"Well, they were going to use a barn, but there wasn't one available."
There was a long pause. "Very funny, sir."
"I'm being quite serious!" Ted insisted. "I'm certain none of them has advanced medical training of any kind. In fact, I'm pretty sure one of them breeds chickens for a living!"
The other person let out a very annoyed sigh. "Sir, I don't know what you're trying to pull here, but unless you have an emergency related to animal control, then I'm going to disconnect this call."
"But I've tried all the other emergency numbers: police, fire department, poison control, and even the road conditions hotline. No one else would help and, in fact, most of them seemed to think I was playing some sort of practical joke. The Department of Public Works was particularly rude about it!" He pleaded, "Something must be done to save this poor girl's brain from amateur surgery!"
"Unless the surgery is going to be performed by a rabid chipmunk, you'll have to call someone else." There was a click as the line disconnected.
He hung up the school pay phone and put away the phone book. These things haven't been nearly as useful as I thought they might be, he thought. It seems I must take matters into my own hands.
Ted spent the rest of the afternoon searching for Brittany, Jodie, the boy with the nonexistent barn, or the poultry expert. He checked to see if there were any chicken farms in the area, but came up empty. Just as he was about to give up and look into sending flowers and a sympathy card to Brittany's parents, he saw the rooster cultivator himself getting out of a Jeep outside Lackluster Video.
"Excuse me!" he cried, hoping desperately that he would be visible to the other boy. "I have to stop you from making a terrible mistake!"
The breeder of small fowl looked at him in surprise, but then shook his head with a grin. "Naw," he replied, holding up a few videos. "I remembered to rewind them this time!"
"I mean the surgery you want to perform," Ted explained as he walked up to him. "I overheard what you and your friends are intending to do, and I must warn you that it is absolutely unconscionable!"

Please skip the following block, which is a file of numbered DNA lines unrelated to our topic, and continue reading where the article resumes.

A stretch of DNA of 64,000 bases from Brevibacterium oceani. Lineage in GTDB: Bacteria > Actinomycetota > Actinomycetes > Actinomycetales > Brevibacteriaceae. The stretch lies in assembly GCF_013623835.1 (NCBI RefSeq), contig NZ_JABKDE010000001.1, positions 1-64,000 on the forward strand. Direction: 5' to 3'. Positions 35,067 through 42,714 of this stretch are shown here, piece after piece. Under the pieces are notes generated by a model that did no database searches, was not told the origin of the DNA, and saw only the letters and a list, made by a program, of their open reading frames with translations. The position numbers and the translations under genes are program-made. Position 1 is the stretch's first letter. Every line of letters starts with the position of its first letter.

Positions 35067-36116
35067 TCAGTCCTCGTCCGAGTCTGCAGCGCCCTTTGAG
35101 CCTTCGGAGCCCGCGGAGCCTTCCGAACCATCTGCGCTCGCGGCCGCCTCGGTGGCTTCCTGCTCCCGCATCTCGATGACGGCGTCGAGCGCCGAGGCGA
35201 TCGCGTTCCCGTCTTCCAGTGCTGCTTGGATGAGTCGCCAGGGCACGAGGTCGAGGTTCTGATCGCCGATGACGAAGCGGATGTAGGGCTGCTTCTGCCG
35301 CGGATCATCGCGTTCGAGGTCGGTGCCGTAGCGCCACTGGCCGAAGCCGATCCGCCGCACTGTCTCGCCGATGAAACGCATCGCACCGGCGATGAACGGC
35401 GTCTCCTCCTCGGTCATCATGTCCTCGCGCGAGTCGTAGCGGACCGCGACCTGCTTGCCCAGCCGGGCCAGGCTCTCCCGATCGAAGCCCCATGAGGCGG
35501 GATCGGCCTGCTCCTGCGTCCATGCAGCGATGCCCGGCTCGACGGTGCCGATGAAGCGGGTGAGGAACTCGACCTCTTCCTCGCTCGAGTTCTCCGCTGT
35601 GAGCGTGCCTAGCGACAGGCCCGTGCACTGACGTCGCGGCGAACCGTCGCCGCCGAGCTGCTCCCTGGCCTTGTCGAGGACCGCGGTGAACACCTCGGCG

"Hey, thanks!" the other boy said obliviously. "I helped come up with the idea!"
"I don't think you understand," Ted insisted. "I'm referring to your planned brain surgery!"
"Nah, we're not going to do brain surgery," Kevin assured him.
"Oh, what a relief!"
"We're just going to cut open her brain and take all the fever out."
"What?!" Ted cried. "But that's exactly--I mean--" He stopped and took a few calming breaths. "I have no doubt you and your friends have good intentions, but without any education, experience, or qualifications, this is a plan fraught with peril. You'd be taking an innocent girl's life in your hands!"
The poultry rancher stared at Ted with an expression that, if Ted didn't know better, would suggest that he didn't understand what he'd just been told. Then he grinned again. "Yeah, I've got really good hands. My dad says my throwing arm is awesome, too!"
Ted looked the boy in the eyes. "Please promise me you'll do the right thing."
The other boy frowned in confusion at first, but then looked down at the movies that were still in his hand. His eyes lit up with sudden understanding and he nodded eagerly. "Oh, right." He tossed the videos into the nearby return slot. "No problem!"
With a relieved sigh, Ted said, "I'm glad to hear it. Now you'd better go find your friends and tell them what I said."
"Sure," the boy replied. "I bet they'll all be in Mack Daddy's basement by now!"
Ted gasped at the thought that the surgery might be taking place at that very moment. "Go, then!" he cried, and the other boy climbed back into the Jeep and sped away. Ted called after him, "Get to that basement quickly! The fate of a girl with inflamed cerebral tissue rests on your shoulders, brave chicken farmer!"
Ted wasn't sure why all those passersby were looking at him so strangely, but he assured them that the brain surgery wasn't going to happen after all. They seemed even more confused by this, and a few backed away from him when he tried to explain, so he gave up and went home.
After several days of worrying, Ted spotted Brittany in the hallway again. Her hair had returned to its former blond color, which he hoped was a sign that she was recovering from her illness.
"Brittany!" he called out, hurrying over to greet her.
"Shhhh!" she hissed, glancing around the hallway as if looking for someone. "We don't know each other, okay?"
Ted was confused. "But we do know--oh! Is this a side effect of your recent illness? Perhaps your memory has been damaged in some way." He smiled. "You see, last week you and I went to a club known as 'The Zon,' and...."
"I know!" Brittany squeaked angrily. "I was there! But it was just one night and it didn't mean anything to me and I love Kevvy even if he's sometimes a big jerk and from now on as far as I'm concerned there's no such person as Terry or Jerry or whoever you are!"
"Well, that's technically true," Ted admitted. "But if you'll just--"
Brittany shook her head so hard her ponytails whipped the sides of her face. "Nuh-uh. I don't want to see you ever again!"
As she stormed off, Ted shrugged. "So that's back to normal, anyway."